Protected: “I just don’t get it”

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My story: Coming out

When I turned 30, I had an immensely satisfying, tremendously successful, career.

There can be few vocations more satisfying than engineering. When I complete a job, there is something there, something tangible and useful, something that serves mankind.

Something about which I could say, with pride, “I built that.” In a century, people might still ask, in wonder, “Who built that?”

But I could feel my life slipping away. I was almost halfway to three score and ten.

I wasn’t unhappy, but I wasn’t happy. In my early 20s, I had given up happiness to free myself of torment. I gave up even a thought of physical or emotional attachment to another person. The most I hoped for was contentment.

As I approached 30, I had the increasing sense that I was wasting my humanity, my capacity to love and be loved.

I had the increasing sense that my refusal to embrace joy and love or to evoke them in others was worse than whatever sin I was trying to avoid. I was betraying God, scorning the spark of humanity He had given me, refusing to embrace the essence of His image. My emptiness darkened. My pride in my accomplishments was fading into inconsequence.

But I could not see how I could break out of that emptiness and inconsequence.

I like men and generally find them attractive as human beings. But I could not find emotional or physical intimacy with a man. Emotional or physical attraction to a woman was a sin.

Finally, I made an appointment to see my minister. Perhaps he could help me find a way out of my physical and emotional dilemma. And, if not, help me to regain my pride and a measure of contentment.

He was the first person to whom I came out of closet.

My story: Teenage

I was in Seattle, on the street with my mother. I was in junior high school. I had always admired women.

We saw two ordinary, well dressed women holding hands as they walked down the street. They stopped, kissed each other – chastely but affectionately – and separated with a wave and a laugh. Something I had seen thousands of times between married couples. A tableau of real affection, of love.

My mother said, in disgust, “Lesbians.”

Then I knew what I was. My heart went out to them, even as I knew that they were damned.

It wrenched me to the core. These were ordinary women. They weren’t strange or depraved. They were just like my mother. Except that they were in love. With each other.

And what of me? I had that same feeling for women; was I objectively disordered?  Was I in sin?

To prove to myself that I was not a pervert, I forced my virginity on a boy. It was quick, sordid and painful. Everything about it was disgusting. I was sick with myself for days.

I became a slut in the hope that I might be converted from my shameful inclination.

I became isolated.

I could not bear to be with girls. Girls did not want to be with me, a slut.

Boys didn’t want to be seen with me. They did want to be with me, unseen.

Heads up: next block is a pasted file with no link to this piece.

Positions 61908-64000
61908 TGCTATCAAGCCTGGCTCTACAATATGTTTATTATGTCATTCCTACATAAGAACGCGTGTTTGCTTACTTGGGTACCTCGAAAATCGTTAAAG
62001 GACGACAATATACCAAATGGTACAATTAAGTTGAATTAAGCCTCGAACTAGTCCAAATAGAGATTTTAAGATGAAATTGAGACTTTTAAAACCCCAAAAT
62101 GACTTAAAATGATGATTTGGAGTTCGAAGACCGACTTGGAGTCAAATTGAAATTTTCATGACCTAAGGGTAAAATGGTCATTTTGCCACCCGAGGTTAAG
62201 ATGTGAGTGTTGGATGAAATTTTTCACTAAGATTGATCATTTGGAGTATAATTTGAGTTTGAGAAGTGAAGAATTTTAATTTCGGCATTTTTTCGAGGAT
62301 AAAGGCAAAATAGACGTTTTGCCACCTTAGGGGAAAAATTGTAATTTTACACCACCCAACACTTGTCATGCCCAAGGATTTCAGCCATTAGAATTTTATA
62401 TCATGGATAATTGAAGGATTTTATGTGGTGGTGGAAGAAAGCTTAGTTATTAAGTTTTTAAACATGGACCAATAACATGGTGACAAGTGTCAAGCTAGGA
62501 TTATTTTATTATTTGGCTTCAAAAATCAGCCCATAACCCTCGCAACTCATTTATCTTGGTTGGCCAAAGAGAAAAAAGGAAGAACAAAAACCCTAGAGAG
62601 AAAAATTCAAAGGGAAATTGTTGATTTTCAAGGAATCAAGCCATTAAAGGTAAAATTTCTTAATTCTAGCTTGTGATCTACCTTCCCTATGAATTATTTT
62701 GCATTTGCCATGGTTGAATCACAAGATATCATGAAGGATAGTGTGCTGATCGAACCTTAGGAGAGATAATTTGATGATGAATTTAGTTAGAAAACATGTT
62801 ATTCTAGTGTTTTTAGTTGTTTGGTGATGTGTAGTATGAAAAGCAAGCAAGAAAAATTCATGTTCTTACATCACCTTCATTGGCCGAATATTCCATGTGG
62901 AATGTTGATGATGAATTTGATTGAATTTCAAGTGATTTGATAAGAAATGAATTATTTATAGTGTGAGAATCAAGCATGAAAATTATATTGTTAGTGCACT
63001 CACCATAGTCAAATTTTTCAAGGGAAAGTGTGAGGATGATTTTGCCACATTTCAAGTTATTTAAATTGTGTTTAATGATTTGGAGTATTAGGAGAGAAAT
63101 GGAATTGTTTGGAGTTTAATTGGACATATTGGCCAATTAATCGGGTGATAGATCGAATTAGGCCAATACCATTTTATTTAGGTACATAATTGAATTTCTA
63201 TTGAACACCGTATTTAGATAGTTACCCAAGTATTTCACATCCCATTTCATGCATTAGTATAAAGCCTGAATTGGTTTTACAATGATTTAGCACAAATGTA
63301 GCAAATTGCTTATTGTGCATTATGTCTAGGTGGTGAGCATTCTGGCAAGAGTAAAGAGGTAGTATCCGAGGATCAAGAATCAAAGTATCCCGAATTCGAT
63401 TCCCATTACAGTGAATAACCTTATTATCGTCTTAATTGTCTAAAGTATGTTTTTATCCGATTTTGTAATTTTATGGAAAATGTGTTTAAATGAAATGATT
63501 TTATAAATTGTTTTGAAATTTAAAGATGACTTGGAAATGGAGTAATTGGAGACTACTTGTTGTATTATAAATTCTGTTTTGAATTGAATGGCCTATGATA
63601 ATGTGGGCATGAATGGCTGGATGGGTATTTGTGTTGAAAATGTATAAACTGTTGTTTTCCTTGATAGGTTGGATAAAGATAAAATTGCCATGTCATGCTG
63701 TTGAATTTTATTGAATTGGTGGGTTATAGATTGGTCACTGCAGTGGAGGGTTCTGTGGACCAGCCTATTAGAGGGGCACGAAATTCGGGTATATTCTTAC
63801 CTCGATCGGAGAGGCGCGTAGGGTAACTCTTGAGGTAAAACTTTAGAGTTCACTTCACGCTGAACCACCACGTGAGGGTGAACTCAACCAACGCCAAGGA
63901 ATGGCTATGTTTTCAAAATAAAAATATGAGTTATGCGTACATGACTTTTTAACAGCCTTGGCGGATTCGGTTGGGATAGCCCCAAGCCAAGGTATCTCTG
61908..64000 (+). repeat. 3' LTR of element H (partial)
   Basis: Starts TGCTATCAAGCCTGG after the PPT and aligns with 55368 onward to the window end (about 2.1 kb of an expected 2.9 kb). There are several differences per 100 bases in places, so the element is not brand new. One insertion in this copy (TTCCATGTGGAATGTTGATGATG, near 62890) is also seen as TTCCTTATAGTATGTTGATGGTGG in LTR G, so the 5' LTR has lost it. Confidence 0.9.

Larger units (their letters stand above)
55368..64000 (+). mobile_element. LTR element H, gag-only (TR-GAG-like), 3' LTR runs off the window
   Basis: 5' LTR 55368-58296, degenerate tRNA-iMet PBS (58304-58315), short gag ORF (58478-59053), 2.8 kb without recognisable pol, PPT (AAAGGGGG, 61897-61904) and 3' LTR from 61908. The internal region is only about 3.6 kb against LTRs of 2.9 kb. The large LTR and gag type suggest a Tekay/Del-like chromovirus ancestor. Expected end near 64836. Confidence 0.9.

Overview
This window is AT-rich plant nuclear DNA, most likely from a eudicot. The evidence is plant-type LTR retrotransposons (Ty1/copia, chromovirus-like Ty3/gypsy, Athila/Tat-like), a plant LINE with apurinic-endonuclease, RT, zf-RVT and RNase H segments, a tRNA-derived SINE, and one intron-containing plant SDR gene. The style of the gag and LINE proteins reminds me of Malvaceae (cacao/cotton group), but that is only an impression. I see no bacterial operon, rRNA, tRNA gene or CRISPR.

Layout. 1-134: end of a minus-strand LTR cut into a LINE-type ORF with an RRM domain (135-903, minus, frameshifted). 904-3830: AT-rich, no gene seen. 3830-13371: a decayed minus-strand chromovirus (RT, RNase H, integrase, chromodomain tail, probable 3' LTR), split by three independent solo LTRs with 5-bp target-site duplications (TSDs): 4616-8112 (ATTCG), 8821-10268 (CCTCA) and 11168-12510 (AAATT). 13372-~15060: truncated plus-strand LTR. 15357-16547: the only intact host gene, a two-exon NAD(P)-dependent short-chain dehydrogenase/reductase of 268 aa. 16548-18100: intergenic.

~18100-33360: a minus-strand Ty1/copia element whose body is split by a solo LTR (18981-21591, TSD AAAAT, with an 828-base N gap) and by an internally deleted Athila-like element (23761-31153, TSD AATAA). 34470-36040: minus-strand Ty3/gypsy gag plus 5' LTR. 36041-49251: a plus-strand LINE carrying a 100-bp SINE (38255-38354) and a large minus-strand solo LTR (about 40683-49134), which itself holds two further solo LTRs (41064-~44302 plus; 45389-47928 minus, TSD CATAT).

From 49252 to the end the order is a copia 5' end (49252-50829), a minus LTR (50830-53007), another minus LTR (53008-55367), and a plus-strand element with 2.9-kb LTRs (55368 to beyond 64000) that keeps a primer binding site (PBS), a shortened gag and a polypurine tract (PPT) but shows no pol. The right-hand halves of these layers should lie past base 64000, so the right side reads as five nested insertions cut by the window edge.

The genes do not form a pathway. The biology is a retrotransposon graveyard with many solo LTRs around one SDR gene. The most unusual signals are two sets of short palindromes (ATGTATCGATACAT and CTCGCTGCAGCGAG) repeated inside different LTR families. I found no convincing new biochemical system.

Everything about sex disgusted me. It had no meaning for them; its only meaning for me was degradation. I loathed it even as I went back to it, again and again, trying to exorcise the other depravity.

I threw myself into school work. I graduated at the top of my class. My first-choice university accepted me to its honors engineering program.

Sexual orientation: A paradox

My sexual orientation isn’t sexual.

Neither is my Love’s.

I can find a man aesthetically or intellectually interesting. But I’ve never felt an emotional or sexual attraction to a man.

From an early age, I appreciated the aesthetics of women and was emotionally attracted to them. I was too young for it to be sexual.

I didn’t have a sexual desire for anyone, man or woman, before I met my Love. I had dreams and waking fantasies of women. They were chaste – being close, talking, holding hands, perhaps kissing or snuggling. No sex, however broadly defined.

Maybe it was just that I had never even held hands with or kissed a woman, and my imagination was too impoverished to supply a sexual context.

But I don’t think so. I wasn’t ignorant. I had sex with men in high school and college.

My Love suggests that aesthetic, physical, intellectual and emotional attraction are, for us, logically prior to sexual attraction. We can’t have a sexual interest without aesthetic appreciation, physical attraction, intellectual engagement and emotional passion.

Perhaps that’s why the (relatively limited) sexual activity that we’ve had has been so explosive for both of us.

I am in my mid-30s. When I was in high school and college, I tried to sublimate my yearning for women by having sex with men. That sex, all of it, was tawdry and degrading. It had no meaning for them; its only meaning for me was disgust. I loathed it even as I went back to it, trying to exorcise the grave depravity of wanting to love a woman.

My Love is in her late 30s. When she met me, her entire sexual experience consisted of having her breasts fondled by a respectful high school boyfriend, and cuddling and having her breasts fondled by a college boyfriend. It was not meaningless – she had affection for both. But she had no desire. It was mechanical and unerotic.

Calling us babes in the woods laughably overstates our lesbian experience.

When my Love first touched my cheek, I almost fainted. Pricks of light danced in my eyes. When she first touched my breast, I stopped breathing. I am certain that my heart stopped. Until that moment, I had been an unemotional woman. Then, I wept in ecstasy at the simple warmth of her palm through my shirt and bra.

When I first touched her breast, she crushed me so hard into herself that I struggled to breathe. Was the scream I heard an actual scream – hers or mine – or the rush of blood in my brain?